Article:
Machine Vision, Artificial Nose Combine to Monitor Cooked Chicken

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MOSCOW, Jan. 22, 2021 — Skoltech (Russia) scientists are working to combine machine vision with an artificial nose to ensure the proper level of doneness for cooked chicken. The technology aims to help restaurants monitor and automate cooking processes.

In pursuit of the perfect chicken, the researchers employed an industrial camera and an array of sensors (called an e-nose) designed to detect the presence of certain components of an odor. These devices monitor the chicken as it cooks — looking and smelling to determine when it is fully cooked.

The work evolved from a student project at the lab by Ainul Yaqin, the co-author of the research paper. Yaqin traveled to Novosibirsk to test the ability of chemical sensors developed by the lab to monitor the effectiveness of industrial filters in restaurant ventilation. That project led to experiments with the smell profile of grilled chicken.

“At the same time to determine the proper doneness state, one cannot rely on ‘e-nose’ only, but have to use computer vision — these tools give you a so-called  electronic panel (a panel of electronic ‘experts’),” said Albert Nasibulin, a professor at Skoltech and Aalto University (Finland). “Building on the great experience in computer vision techniques of our colleagues from Skoltech CDISE, together we tested the hypothesis that, when combined, computer vision and electronic nose provide more precise control over the cooking.” 

The researchers combined techniques to accurately observe chicken as it cooked, without contact. The researchers chose chicken because of its global popularity, grilling it extensively to “train” their instruments to evaluate and predict how well it was cooked.

“Images of grilled chickens were obtained using the DFK 33UX250 industrial camera,” said Fedor Fedorov, senior research scientist at Skoltech’s Center for Photonics and Quantum Materials. “We employed the RGB color model in our analysis. It is a color model with 8-bit images, and an integer number is determined for each pixel in the range of 0 to 255. RGB color depends on a mixture model where colors are created using the combination of these colors, namely red (R), green (G), and blue (B). RGB values were taken as features.”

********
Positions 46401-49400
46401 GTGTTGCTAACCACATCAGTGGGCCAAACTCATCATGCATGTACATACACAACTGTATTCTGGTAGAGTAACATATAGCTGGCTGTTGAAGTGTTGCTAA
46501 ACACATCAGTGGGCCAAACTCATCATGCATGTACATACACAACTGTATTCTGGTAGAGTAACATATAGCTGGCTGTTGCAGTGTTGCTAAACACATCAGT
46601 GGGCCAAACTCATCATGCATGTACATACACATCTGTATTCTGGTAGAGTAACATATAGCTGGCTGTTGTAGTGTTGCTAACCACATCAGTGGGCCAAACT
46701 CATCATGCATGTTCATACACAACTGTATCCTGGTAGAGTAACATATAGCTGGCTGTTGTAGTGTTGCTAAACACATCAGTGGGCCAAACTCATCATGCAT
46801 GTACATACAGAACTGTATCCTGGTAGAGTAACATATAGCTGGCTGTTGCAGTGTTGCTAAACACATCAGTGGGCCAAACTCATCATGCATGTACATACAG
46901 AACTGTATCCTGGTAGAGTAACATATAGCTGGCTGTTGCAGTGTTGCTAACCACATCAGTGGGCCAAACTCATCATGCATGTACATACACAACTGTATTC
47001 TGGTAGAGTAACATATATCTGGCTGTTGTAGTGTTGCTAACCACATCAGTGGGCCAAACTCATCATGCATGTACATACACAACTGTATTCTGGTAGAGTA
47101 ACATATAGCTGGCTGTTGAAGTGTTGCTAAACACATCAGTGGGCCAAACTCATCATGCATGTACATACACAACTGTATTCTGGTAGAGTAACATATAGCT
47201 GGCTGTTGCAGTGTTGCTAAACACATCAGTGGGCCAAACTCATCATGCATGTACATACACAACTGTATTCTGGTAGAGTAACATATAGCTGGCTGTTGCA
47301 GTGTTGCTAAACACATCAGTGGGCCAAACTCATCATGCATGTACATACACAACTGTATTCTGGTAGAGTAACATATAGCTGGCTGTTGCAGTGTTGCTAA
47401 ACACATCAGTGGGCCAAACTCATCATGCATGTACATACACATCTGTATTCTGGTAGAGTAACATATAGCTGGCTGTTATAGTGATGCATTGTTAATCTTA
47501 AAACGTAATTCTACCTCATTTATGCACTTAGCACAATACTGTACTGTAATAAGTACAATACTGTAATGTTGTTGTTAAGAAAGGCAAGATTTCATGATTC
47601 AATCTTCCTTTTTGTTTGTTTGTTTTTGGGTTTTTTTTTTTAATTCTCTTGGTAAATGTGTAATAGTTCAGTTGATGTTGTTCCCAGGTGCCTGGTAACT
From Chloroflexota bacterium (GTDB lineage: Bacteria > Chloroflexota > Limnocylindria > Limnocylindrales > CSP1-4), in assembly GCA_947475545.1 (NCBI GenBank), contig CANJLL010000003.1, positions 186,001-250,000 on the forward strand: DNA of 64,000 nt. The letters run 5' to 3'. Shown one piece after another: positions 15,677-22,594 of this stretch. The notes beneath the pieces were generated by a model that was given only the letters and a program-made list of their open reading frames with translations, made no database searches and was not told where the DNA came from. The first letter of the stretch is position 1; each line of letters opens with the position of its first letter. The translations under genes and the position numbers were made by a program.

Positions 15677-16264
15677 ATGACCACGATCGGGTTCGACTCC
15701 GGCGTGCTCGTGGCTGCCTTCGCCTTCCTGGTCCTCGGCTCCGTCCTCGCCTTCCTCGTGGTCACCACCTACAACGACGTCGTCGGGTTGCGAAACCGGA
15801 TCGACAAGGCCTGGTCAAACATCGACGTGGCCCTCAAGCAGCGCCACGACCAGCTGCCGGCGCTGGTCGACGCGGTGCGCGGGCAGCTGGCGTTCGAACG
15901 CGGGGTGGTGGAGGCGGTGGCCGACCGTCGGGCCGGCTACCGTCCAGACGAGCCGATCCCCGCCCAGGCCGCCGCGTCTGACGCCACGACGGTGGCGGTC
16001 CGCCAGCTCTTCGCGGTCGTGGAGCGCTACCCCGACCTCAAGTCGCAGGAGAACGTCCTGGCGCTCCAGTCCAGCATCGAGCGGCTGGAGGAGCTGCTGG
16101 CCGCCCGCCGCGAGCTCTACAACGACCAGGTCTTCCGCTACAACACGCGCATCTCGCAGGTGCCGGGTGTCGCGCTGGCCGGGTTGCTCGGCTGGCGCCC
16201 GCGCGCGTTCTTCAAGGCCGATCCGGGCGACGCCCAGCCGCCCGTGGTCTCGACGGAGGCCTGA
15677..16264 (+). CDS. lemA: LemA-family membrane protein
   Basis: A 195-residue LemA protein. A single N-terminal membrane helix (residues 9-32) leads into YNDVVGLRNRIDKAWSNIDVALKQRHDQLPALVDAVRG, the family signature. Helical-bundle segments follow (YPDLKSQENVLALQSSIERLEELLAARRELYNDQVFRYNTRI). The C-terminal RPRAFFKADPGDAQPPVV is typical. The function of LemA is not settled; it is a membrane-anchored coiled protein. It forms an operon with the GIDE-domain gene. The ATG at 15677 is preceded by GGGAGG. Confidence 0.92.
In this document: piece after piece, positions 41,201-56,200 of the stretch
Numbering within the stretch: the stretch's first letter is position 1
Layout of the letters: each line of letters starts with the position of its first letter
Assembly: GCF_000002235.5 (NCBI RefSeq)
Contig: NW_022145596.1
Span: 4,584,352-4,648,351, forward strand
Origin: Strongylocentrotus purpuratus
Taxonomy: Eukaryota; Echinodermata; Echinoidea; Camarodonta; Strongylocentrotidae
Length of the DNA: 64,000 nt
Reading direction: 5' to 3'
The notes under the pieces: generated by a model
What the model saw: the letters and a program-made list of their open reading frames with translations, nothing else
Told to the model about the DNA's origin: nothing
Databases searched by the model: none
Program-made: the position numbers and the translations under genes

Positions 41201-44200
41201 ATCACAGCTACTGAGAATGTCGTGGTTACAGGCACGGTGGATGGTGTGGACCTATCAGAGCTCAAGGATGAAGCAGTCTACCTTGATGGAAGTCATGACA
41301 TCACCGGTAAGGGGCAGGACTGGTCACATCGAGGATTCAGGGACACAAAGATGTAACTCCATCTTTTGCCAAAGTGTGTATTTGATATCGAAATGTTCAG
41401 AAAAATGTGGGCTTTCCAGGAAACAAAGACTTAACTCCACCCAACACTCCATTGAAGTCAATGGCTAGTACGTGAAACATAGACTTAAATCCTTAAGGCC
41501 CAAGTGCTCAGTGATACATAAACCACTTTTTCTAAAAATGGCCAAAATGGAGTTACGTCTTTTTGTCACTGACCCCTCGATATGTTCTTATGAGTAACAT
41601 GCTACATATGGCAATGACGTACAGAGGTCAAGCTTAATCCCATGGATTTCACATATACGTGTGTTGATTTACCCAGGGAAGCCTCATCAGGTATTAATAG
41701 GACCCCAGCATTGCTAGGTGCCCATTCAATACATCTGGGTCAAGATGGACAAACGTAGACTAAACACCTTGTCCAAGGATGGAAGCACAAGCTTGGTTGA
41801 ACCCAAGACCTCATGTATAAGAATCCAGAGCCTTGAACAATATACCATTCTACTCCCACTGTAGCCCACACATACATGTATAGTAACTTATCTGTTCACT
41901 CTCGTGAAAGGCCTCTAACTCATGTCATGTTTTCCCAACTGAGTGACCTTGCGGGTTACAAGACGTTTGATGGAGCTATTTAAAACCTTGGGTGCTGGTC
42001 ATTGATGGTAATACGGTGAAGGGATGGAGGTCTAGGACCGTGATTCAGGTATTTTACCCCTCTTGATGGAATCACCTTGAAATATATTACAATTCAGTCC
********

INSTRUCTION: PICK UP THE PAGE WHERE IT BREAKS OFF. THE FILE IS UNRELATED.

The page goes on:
The researchers tested other dimensionality reduction techniques such as linear discriminant analysis, latent Dirichlet allocation, and t-distributed stochastic neighbor embedding for the analysis of obtained images.

The e-nose comprised eight sensors that detected smoke, alcohol, carbon monoxide, and other compounds, as well as temperature and humidity; the researchers placed the e-nose inside the ventilation system. They fed photos taken by the camera into an algorithm that looks at data patterns, and, to define changes in odor consistent with the various stages of the grilling process, the researchers made use of thermogravimetric analysis to monitor the number of volatile particles for the e-nose to detect, differential mobility analysis to measure the size of aerosol particles, and mass spectrometry.

The researchers employed 16 Ph.D. students and researchers to taste-test the grilled chicken breast to rate its tenderness, juiciness, intensity of flavor, appearance, and overall doneness on a 10-point scale. This data was matched to the analytical results to test doneness against the humans’ perception.

Using these techniques, the team reported that their system accurately identified undercooked, well-cooked, and overcooked chicken breast. For the system to work with other cuts of the chicken, the researchers would need to retrain the system on new data.

“We believe we can use other techniques of data handling, i.e., artificial neural networks. Also, the application of a multispectral camera might help to improve the results. We can also consider high-level data fusion, while in the paper, low-level data fusion was used,” Fedorov told Photonics Media.

The researchers plan to test their sensors in restaurant kitchen environments. Another potential application could be in sniffing out rotten meat at its early stages of spoilage, when changes in the smell profile are too subtle for human perception.

“We believe these systems can be integrated into industrial kitchens and even in usual kitchens as a tool that can help and advise about the doneness degree of your meat, when direct temperature measurement is not possible or not effective,” Fedorov said.

The research was published in Food Chemistry (


Published: January 2021
machine vision
Interpretation of an image of an object or scene through the use of optical noncontact sensing mechanisms for the purpose of obtaining information and/or controlling machines or processes.
Research & Technologymachine visionquality controlfood qualityfood quality controlFood safetyfood safety inspectionautomated inspectionindustrial cameraImaginge-noseEuropeSkoltechSkolkovo Institute of Science and Technology

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